Law of Wills in India

Topics: Will, Wills and trusts, Testator Pages: 8 (2749 words) Published: November 22, 2012
Property Law Research Paper


Submitted By-Ishani Mehta
BA.LLB -2011
(22 November, 2012)
* Definition
* Key Terms
* Different types of wills
* Essential Clauses of a will
* Restrictions or Limitations for making of a will under The Indian Succession Act 1925 * Registration of a will
* Property, which can be, disposed of by Will
* Principals of rate able abatement in case heirs do not give consent. * Probate of a will
* Muslim laws on wills in India
* Revocation of a will
* Revocation of a will by Muslims
* Codicil
* Who can be a devisee under a will?

Definition –
Will is the legal declaration of a person’s intention which he wishes to be performed after his death and once the Will is made by the testator it can only be revoke during his lifetime. OR
Will means the legal declaration of the intention of a testator with respect to his property, which he desires to, take effect after/*appointment of Executor by the testator, the Court may appoint a person called 'Administrator' to execute thee will. OR

 The term ‘Will’ is defined under ‘Section: 2(h)’ of The “Indian Succession Act, 1925”, means the legal declaration of the intention of a testator with respect to his property which he desires to be carried into effect after his death. A testator is authorized with a power to appoint any person as beneficiary of his Will whereas ‘Section: 5’ deals with the law regulating succession to deceased person’s moveable and immovable property. My interpretation of a will-

 A Will or testament as it is often called is a legal declaration by which the testator names one or more persons to manage his/her estate and provides for the transfer of his/her property at the time of death. A Will can be made by anyone who is above 21 years of age in India. It can be seen as a statement made by a testator in the written form stating the manner in which his estate/property must be distributed after his death. A Will being a testamentary document comes into effect after the death of the testator and if the person dies without writing any Will then he/she is said to be have died intestate. The person in whose favour the testator bestows the benefits is called the beneficiary or legatee. A Will is otherwise known as a Testament.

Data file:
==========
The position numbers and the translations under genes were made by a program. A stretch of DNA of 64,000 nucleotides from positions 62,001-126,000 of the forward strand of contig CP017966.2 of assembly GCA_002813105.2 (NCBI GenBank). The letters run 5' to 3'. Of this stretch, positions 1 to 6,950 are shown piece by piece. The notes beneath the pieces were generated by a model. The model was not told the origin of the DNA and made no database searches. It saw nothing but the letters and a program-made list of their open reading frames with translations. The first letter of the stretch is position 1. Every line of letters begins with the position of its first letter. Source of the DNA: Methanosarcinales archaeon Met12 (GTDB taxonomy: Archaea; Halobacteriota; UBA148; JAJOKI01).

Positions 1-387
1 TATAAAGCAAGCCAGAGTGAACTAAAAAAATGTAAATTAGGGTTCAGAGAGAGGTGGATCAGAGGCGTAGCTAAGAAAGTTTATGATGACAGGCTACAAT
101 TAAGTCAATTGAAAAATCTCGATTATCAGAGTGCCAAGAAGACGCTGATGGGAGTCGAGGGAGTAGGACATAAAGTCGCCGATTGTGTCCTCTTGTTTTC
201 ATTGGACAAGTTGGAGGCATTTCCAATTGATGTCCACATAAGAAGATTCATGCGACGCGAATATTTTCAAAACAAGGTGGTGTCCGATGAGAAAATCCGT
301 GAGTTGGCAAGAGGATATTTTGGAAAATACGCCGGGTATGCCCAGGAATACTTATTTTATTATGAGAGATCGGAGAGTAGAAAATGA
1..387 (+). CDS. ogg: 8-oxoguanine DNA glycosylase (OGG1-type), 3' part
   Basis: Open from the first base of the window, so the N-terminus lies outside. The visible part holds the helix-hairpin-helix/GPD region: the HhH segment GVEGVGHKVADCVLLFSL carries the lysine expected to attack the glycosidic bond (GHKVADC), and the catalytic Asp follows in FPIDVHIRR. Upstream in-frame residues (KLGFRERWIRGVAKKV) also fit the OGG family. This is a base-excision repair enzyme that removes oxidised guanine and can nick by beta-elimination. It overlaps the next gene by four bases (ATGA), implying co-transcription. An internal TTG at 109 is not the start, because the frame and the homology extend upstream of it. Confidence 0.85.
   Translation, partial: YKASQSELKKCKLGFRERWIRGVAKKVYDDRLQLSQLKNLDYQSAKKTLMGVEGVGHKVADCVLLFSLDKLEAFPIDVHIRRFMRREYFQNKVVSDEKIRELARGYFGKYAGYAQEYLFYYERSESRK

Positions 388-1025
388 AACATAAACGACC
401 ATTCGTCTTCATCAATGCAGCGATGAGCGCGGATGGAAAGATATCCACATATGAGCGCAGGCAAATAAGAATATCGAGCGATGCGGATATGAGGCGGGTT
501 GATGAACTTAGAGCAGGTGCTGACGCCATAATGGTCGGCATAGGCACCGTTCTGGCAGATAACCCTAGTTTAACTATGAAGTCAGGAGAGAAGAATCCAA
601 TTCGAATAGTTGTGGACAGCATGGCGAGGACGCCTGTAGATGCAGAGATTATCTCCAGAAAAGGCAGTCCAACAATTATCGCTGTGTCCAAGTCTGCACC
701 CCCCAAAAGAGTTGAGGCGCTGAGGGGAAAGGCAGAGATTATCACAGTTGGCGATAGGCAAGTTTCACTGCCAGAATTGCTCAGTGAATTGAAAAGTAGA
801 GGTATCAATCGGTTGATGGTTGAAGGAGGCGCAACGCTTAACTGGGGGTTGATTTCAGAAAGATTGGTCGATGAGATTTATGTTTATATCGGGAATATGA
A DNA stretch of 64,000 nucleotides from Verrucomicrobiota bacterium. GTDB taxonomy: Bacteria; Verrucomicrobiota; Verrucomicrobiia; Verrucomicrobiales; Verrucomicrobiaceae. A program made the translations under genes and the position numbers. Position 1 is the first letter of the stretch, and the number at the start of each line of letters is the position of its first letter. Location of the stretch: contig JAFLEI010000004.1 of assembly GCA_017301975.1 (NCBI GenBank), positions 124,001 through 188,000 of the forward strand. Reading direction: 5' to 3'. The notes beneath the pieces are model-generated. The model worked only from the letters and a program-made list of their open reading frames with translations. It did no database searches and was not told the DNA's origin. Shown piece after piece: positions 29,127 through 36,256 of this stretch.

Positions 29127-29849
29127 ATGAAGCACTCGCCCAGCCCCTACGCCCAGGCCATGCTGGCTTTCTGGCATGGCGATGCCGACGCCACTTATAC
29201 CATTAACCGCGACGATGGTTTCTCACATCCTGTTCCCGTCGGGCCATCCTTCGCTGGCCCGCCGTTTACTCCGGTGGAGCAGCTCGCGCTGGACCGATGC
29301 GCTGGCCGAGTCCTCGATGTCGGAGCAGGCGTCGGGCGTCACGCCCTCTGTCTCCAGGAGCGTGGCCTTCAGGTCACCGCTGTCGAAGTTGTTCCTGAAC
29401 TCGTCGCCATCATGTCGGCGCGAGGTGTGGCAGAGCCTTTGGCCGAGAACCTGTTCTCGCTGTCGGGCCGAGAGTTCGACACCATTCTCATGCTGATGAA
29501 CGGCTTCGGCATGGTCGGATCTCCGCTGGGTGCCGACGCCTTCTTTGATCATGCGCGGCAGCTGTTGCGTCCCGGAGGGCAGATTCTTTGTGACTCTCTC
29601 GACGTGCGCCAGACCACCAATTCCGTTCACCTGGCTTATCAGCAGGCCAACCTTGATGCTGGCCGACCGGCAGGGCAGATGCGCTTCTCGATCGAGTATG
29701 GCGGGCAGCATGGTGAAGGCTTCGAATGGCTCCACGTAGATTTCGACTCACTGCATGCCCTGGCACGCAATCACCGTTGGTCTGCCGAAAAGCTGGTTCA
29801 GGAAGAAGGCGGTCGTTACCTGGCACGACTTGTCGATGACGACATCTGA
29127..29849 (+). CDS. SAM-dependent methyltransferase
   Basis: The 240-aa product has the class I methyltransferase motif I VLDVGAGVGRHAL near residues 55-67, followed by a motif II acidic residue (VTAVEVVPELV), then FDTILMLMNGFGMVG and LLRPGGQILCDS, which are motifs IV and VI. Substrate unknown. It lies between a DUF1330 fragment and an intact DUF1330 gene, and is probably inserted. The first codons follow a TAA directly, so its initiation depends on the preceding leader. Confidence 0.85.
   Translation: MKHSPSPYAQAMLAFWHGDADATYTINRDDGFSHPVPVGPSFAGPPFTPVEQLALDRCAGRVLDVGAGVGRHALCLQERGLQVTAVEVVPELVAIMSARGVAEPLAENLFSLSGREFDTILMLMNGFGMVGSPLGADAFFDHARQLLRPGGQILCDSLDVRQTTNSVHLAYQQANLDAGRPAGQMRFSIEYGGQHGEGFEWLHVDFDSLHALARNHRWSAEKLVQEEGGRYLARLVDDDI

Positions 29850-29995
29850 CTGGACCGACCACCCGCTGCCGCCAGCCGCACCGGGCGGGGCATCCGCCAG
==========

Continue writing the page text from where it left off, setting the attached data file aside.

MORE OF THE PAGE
* Codicil- Codicil is an instrument math in relation to will. It is a part of the will. * Abatement of Legacies- When a testator bequeaths more than one third of the property, and the heirs refuse to give consent, it is to be adjusted accordingly. * Lapse of Legacy- If the Legatee does not survive, the bequest (Property under will) is distributed as if there is no will.

A testator who has right to make a Will for the future benefits of his family members which will take effect after his death, the there are certain types of Wills which has to be looked into: 1. Privileged ‘Wills’: As it can be understood from the word privilege provided to certain persons. A privileged Will is one which is made by any soldier, airman, navy persons, mariner who are willing to dispose of their estate during their course of employment. A soldier includes officers and all other rank officers of service but does not include a civilian engineer employed by the army, having no military status. A soldier while making an instrument of ‘Will’ must have attained the age of 18 years and where a will made by the soldier is in the oral form, will be valid only for a month though a written Will always remain operative. A privileged Will may be revoked by the testator by an unprivileged Will or codicil, or buy any act expressing an intention to revoke it and accompanied by such formalities as would be sufficient to give validity to a privileged Will, or by the burning, tearing or otherwise destroying the same by the testator. 2. Unprivileged ‘Wills’: Wills executed according to the...
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